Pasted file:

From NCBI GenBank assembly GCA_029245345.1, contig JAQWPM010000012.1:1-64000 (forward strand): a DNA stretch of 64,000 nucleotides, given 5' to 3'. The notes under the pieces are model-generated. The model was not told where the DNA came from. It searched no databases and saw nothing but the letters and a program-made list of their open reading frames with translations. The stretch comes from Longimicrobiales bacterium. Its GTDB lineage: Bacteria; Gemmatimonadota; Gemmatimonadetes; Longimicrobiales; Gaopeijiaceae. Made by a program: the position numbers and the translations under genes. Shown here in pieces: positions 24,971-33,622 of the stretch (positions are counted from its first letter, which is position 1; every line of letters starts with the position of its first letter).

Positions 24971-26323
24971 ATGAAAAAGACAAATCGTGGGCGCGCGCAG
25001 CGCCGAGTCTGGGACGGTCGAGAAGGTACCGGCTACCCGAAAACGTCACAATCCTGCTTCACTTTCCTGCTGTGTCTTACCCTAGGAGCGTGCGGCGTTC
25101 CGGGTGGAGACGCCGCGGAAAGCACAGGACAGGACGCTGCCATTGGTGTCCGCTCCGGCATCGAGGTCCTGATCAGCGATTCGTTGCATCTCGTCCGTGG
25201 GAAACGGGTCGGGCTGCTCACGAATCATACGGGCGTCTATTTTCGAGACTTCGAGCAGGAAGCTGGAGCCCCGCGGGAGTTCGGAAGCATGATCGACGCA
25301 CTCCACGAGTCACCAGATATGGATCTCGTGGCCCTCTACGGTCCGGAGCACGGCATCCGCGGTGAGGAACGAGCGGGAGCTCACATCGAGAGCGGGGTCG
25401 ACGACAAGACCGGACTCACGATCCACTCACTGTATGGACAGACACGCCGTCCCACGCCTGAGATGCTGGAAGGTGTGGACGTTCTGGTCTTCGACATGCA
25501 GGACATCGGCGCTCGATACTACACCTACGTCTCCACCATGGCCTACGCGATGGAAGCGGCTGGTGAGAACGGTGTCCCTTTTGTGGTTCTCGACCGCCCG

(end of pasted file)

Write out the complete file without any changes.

From NCBI GenBank assembly GCA_029245345.1, contig JAQWPM010000012.1:1-64000 (forward strand): a DNA stretch of 64,000 nucleotides, given 5' to 3'. The notes under the pieces are model-generated. The model was not told where the DNA came from. It searched no databases and saw nothing but the letters and a program-made list of their open reading frames with translations. The stretch comes from Longimicrobiales bacterium. Its GTDB lineage: Bacteria; Gemmatimonadota; Gemmatimonadetes; Longimicrobiales; Gaopeijiaceae. Made by a program: the position numbers and the translations under genes. Shown here in pieces: positions 24,971-33,622 of the stretch (positions are counted from its first letter, which is position 1; every line of letters starts with the position of its first letter).

Positions 24971-26323
24971 ATGAAAAAGACAAATCGTGGGCGCGCGCAG
25001 CGCCGAGTCTGGGACGGTCGAGAAGGTACCGGCTACCCGAAAACGTCACAATCCTGCTTCACTTTCCTGCTGTGTCTTACCCTAGGAGCGTGCGGCGTTC
25101 CGGGTGGAGACGCCGCGGAAAGCACAGGACAGGACGCTGCCATTGGTGTCCGCTCCGGCATCGAGGTCCTGATCAGCGATTCGTTGCATCTCGTCCGTGG
25201 GAAACGGGTCGGGCTGCTCACGAATCATACGGGCGTCTATTTTCGAGACTTCGAGCAGGAAGCTGGAGCCCCGCGGGAGTTCGGAAGCATGATCGACGCA
25301 CTCCACGAGTCACCAGATATGGATCTCGTGGCCCTCTACGGTCCGGAGCACGGCATCCGCGGTGAGGAACGAGCGGGAGCTCACATCGAGAGCGGGGTCG
25401 ACGACAAGACCGGACTCACGATCCACTCACTGTATGGACAGACACGCCGTCCCACGCCTGAGATGCTGGAAGGTGTGGACGTTCTGGTCTTCGACATGCA
25501 GGACATCGGCGCTCGATACTACACCTACGTCTCCACCATGGCCTACGCGATGGAAGCGGCTGGTGAGAACGGTGTCCCTTTTGTGGTTCTCGACCGCCCG